Today's poem is by Mike Dockins

Dead Critics Society

Zooks! What have I done with my anthologies? I'll need a
year of sleep after writing my millionth review (with aplomb).
XX bottles of moonshine litter my bedside table like arsenic.
Why no lilting iambics in contemporary poetry? Only dead,
vermin-ridden prose riddled with autobiographical treacle.
Under my bed, the skeleton of Browning. I use his broken-off
tibias as walking sticks. For hundreds of scenic miles I drag
sensitivity, & marvel. Content must be pounded into a rich
risotto of form—evident rhyme scheme & equal stanzas. I
quote Keats: "Gasp! I'm dying!" Were he as prosperous as J.
P. Morgan, he may not have suffered so. These days, a black-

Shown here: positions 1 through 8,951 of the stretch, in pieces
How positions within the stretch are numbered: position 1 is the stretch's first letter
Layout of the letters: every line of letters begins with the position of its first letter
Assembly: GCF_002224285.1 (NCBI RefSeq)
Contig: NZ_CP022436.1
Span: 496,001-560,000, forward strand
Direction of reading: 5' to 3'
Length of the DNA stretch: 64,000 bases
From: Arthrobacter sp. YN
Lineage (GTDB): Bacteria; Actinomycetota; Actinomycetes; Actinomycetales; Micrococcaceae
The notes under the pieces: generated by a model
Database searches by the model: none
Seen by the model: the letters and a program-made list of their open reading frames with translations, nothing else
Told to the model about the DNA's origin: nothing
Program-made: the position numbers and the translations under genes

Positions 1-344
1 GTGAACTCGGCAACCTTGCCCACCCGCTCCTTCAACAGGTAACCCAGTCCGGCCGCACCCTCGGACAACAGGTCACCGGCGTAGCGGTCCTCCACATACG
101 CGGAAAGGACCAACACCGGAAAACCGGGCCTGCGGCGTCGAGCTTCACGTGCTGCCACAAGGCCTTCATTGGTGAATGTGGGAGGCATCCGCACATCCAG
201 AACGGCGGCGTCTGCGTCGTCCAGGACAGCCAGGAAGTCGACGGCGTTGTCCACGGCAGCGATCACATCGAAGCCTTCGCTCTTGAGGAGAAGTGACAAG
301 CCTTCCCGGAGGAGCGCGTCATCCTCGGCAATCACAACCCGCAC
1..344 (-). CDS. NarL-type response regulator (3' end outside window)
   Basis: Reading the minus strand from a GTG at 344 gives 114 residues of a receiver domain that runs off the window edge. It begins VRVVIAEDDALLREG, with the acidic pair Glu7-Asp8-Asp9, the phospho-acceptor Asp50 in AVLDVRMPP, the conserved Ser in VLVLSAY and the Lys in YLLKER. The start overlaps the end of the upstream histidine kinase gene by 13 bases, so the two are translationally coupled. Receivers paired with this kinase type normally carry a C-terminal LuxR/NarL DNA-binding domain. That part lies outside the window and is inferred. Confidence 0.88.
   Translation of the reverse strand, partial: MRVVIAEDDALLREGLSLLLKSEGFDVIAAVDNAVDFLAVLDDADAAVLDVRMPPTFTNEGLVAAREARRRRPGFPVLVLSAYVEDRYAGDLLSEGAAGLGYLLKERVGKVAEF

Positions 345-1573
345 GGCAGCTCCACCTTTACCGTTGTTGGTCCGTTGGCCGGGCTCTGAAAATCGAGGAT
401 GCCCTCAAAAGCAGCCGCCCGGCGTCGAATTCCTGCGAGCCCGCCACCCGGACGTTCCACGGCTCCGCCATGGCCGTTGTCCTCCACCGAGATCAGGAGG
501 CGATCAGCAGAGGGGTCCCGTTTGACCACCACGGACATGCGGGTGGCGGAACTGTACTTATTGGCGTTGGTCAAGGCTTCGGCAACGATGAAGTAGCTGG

out of good taste, a dimming of metrical etiquette, a dismal
nerve of postmodern surrealism, whatever that means. I'm
mad! I raise one of Browning's femurs in revolt! I've a notion,
ladies & gentlemen, that our language has crumbled into
kindling—a few tiny sparks, maybe, but no thick log to keep
joy in prosody truly alive. Meantime, I'm just about up to "Q"
in my encyclopedia of literature: Quixote, etc., but still I gather
hives hunting hopelessly for my beloved poetry anthologies.
God knows Browning would have understood—what a saint.
Five finger bones claw the floor under my bed, searching. You
entertain such a relic, you pay the price—each knuckle a shiv
digging for inspiration in the floorboards, scraping shallow
crosses into my skin as I slumber. I should lock him in a box!
But then nothing would remind me of my own bones—O my
awaiting death—the only theme suitable for a poetry buzz.

Copyright © 2006 Mike Dockins All rights reserved
from Atlanta Review
Reprinted by Verse Daily® with permission

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